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On Tue, 3 May 2005 8:43 am, Bullard, Claude L (Len) wrote:
> to put tags around it or more smilies. OTOH, black boxes are a pretty good
> place to hide bad processes. Simply hooking up SOAs won't change that.
> The idea that Sarbanes-Oxley is amenable to SOA is interesting. If ever
> there was an architectural challenge, that is one.
I admit, I am a simpleton and missed this one.
heck, I only got my first dvd player last year...
> 2) To reply to David(2): Vector models are informative. There is a lot
> we can do without XML such as is being done with your gmail. Discussions
> of the models can open up innovation. It's always worth discussing.
Still, we're only just scratching the surface with what can be done with xml.
Getting the ideas and selling them is the easy part. Writing them is a little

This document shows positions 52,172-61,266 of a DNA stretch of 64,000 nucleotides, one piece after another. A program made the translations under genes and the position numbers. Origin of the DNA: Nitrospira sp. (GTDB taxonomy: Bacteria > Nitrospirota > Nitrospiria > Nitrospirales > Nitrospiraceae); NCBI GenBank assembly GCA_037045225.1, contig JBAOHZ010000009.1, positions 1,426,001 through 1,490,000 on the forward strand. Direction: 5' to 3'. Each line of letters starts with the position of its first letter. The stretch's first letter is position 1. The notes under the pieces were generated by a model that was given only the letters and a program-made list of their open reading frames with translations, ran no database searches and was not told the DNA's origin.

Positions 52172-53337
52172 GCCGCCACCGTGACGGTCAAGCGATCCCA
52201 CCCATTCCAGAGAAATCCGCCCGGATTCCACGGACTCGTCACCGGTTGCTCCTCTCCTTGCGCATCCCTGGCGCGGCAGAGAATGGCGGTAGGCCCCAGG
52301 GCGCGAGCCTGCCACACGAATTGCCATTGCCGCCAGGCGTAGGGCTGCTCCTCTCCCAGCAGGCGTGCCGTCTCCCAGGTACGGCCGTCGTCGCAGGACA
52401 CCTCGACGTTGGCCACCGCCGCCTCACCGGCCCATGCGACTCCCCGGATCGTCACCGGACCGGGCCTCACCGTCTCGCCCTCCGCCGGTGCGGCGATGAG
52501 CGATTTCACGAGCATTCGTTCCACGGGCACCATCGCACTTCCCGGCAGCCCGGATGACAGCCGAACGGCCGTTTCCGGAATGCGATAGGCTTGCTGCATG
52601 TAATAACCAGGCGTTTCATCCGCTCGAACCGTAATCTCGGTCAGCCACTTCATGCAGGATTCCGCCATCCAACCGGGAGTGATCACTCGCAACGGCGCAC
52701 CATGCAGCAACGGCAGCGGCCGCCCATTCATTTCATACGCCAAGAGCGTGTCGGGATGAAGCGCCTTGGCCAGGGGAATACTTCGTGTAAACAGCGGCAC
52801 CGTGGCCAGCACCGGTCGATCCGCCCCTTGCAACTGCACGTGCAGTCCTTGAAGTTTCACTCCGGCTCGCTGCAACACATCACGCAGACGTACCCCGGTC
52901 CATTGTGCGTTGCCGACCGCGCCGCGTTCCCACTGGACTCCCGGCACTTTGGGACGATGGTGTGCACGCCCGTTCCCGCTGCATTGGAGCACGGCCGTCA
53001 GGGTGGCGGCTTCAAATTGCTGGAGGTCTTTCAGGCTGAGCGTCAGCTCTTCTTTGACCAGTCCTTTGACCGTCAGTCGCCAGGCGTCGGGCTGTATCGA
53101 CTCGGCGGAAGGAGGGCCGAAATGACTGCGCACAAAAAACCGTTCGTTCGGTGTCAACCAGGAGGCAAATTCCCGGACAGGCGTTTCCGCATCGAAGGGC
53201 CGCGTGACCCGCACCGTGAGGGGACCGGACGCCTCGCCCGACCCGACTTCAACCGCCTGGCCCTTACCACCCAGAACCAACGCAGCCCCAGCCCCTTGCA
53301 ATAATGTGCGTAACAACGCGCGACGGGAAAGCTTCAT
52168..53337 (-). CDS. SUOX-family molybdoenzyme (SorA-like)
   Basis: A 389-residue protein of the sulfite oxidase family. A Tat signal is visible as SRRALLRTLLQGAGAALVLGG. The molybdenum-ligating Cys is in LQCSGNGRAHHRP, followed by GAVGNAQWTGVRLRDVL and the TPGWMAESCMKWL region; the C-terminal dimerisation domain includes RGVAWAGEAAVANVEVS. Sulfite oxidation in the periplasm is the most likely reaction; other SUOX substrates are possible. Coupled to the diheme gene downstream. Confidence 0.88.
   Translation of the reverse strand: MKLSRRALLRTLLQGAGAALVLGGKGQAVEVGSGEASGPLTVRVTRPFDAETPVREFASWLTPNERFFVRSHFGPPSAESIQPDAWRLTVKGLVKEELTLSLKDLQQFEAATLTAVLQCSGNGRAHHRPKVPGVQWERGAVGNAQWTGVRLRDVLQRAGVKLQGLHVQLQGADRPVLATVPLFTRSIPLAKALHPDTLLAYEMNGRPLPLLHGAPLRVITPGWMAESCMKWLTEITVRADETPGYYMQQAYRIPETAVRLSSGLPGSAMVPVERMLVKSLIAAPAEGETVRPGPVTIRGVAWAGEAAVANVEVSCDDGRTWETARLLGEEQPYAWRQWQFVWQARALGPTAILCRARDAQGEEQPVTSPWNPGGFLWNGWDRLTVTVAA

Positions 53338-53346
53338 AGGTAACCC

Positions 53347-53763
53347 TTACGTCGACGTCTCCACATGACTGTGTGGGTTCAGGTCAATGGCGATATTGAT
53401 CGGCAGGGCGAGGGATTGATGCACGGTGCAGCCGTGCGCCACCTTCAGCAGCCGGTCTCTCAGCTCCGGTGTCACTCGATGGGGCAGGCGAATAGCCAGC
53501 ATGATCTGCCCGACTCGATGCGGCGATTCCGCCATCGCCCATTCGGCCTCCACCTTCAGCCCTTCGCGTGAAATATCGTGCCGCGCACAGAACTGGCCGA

harder. Debugging them harder again. Production testing is time-consuming.
I really like deBonos illustration of innovation, that it is a non-symmetrical
process. In that, the way back to the original idea can be a very short
(straight) distance, when the path to the innovation is more like getting
lost in English countryside lanes.
And whilst xml itself is very simple, it's application in any given set of
businesses can be very complex. Given the high number of business rules that
need to be understood for any system to work.
The perennial "I just want a simple system that..." that inevitably leads to
an enormous amount of complexity. But what can you do.
It is the design of the universe that the most system simple of systems,
inevitably end up to be the most complex on closer examination.
and we haven't even started to discuss "String-theory" yet...
[runing for cover]
Computergrid : The ones with the most connections win.